What Triggers Cardiac Arrest?

It Differs For Men And Women

Cardiac Triggers: No Laughing Matter

What triggers a cardiac arrest? Many of us laughed when Fred Sanford, in episode after episode of Sanford and Son, would grab his chest and cry out, "Elizabeth, I'm comin’ to join ya." In the show it was, of course, a manipulation tactic implying that the immediate stress was sending him into cardiac arrest. But the caricature is not far from reality. 

Stress factors have been shown to be among the immediate triggers for a cardiac event.

But at least one study has gone further than this conclusion. The truth is both men and women are susceptible to stressful events acting as triggers for cardiac arrest.

This is even the case for patients with no previous history of heart trouble. However, the triggering events are not necessarily the same for both genders.

Cardiac arrest occurs when the electrical impulses that control heart rhythm become erratic and rapid.

This chaotic state causes the heart to shut down depriving the body of blood often resulting in a quick death. The factors that cause this erratic misfiring are not easy to determine. But it does seem clear that stress is a major factor with men and women responding differently, each being vulnerable to different types of stress.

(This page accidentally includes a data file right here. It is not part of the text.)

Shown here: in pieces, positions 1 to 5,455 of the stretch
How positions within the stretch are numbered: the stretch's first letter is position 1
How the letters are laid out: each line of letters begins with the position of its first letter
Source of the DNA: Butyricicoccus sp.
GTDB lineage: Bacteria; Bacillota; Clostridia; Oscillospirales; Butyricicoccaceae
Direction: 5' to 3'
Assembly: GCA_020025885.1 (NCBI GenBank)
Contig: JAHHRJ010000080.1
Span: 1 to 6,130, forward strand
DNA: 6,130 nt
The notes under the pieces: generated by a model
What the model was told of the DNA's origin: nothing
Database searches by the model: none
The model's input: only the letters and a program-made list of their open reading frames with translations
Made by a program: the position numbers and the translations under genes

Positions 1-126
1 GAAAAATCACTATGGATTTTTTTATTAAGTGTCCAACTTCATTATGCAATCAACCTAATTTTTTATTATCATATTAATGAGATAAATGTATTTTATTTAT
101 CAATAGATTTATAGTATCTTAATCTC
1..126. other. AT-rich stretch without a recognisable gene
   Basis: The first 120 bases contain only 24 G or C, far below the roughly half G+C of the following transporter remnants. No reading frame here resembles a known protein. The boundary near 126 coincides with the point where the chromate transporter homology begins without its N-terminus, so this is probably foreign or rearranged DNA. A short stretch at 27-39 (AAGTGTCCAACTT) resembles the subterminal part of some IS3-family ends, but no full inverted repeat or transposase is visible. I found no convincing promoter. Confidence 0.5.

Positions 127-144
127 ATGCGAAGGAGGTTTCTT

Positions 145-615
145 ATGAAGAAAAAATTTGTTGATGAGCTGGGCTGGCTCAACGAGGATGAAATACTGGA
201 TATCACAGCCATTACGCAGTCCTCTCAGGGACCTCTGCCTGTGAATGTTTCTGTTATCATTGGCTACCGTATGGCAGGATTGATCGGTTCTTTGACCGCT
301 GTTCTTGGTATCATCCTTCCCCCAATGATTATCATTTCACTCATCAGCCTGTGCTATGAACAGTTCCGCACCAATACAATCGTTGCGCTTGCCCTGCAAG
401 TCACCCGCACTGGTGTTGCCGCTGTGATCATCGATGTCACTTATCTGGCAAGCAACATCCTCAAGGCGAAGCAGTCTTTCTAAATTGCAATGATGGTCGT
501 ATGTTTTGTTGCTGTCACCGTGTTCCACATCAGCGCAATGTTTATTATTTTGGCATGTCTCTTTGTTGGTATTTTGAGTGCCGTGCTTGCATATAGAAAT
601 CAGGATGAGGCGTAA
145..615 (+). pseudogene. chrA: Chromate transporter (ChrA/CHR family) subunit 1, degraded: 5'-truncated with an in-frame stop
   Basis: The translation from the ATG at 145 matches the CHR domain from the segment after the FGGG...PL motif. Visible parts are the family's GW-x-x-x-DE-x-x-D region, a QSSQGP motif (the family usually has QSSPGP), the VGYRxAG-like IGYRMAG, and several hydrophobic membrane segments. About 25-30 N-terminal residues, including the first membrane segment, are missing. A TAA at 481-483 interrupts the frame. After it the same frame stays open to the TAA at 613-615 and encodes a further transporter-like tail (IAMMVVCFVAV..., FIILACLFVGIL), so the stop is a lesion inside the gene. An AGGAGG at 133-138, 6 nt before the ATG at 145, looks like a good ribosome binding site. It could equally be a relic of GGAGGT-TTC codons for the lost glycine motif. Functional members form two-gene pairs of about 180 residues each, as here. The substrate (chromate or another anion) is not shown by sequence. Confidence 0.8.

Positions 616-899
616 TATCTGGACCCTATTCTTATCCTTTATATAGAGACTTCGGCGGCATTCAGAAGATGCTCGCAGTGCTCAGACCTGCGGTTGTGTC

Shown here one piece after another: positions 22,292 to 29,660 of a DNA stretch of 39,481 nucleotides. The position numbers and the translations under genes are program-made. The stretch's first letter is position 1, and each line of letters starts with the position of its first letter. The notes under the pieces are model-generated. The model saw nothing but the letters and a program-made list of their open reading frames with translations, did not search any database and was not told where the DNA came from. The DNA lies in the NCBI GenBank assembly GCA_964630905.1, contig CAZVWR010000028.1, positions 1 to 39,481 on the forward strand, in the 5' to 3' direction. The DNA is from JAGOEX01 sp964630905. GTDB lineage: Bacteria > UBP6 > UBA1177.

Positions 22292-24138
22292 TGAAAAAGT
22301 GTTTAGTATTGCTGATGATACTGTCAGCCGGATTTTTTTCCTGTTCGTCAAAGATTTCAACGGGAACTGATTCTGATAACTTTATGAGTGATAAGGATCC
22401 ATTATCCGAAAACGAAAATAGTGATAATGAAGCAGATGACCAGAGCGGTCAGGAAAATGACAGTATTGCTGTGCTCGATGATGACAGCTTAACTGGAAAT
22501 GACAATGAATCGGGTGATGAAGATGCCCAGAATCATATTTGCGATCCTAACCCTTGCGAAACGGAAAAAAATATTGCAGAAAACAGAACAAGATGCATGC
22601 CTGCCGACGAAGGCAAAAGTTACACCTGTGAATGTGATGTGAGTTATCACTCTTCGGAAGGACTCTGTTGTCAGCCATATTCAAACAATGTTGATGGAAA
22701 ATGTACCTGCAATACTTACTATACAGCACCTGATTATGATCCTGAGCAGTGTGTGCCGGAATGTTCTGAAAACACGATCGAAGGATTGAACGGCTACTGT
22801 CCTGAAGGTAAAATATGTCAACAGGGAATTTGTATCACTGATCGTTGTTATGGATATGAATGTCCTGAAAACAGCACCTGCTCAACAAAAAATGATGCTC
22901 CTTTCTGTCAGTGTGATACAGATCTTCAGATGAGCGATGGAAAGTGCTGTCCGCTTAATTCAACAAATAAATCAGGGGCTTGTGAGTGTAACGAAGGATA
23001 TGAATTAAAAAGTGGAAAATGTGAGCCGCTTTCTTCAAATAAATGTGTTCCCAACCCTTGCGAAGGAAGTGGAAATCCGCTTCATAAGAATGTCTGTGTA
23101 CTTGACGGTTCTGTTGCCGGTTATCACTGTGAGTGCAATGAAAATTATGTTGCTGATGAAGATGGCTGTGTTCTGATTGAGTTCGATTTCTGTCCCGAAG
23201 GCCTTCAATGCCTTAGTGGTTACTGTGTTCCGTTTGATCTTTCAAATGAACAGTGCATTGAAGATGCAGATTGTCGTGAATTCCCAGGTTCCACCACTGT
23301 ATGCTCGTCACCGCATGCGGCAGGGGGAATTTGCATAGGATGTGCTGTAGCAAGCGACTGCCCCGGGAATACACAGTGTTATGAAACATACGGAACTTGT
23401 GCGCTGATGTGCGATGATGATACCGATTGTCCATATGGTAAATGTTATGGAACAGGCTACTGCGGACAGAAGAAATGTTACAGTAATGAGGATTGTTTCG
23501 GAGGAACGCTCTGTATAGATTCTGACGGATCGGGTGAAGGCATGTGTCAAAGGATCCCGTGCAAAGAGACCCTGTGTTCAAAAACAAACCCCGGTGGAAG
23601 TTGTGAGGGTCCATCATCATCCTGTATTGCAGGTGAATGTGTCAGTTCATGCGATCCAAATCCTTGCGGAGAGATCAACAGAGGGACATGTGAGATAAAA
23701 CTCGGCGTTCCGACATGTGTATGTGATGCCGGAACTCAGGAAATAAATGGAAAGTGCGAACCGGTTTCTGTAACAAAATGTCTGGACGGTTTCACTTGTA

Research Reveals Different Triggers

One study considered 122 men and women who had suffered cardiac arrest outside of a hospital. Each of these survived and was given an implantable defibrillator to control future events. Each was asked to complete a questionnaire detailing the events and experiences that occurred prior to the cardiac arrest. 

The questions included information on physical exertion as well asemotionally charged events such as a divorce or the recent death of a loved one as well as other conflicts. 

The results were as follows… 

For Women

  • 40% reported events that would cause psychological (or emotional) stress
  • 5% reported physical exertion among the possible triggers.

For Men

  • 40% reported physical exertion as the trigger
  • 16% listed emotional stress as a factor

Forty-five percent of the women and 38% of the men in the study had not been on any medication prior to their cardiac arrest. Fifty percent of the women and 33% of the men had no prior history of any cardiac disease. And most of the patients (90%) had experienced no symptoms prior to the attack. 

Though the triggers may vary between men and women…

It is possible that the same underlying immediate cause may be to blame.

For men physical exertion can cause an increase in adrenaline level. Emotional stress may cause the same spike in women. 

Adrenaline is a stress hormone that causes the heart to beat faster preparing the body for action. The biological pathways for sudden cardiac death may vary for men and women but adrenaline rise may be implicated in both.

Of course it is not implied in this study that adrenaline causes cardiac events. But it does imply that given other heart damaging factors an adrenaline spike may be one of the triggers for cardiac arrest.

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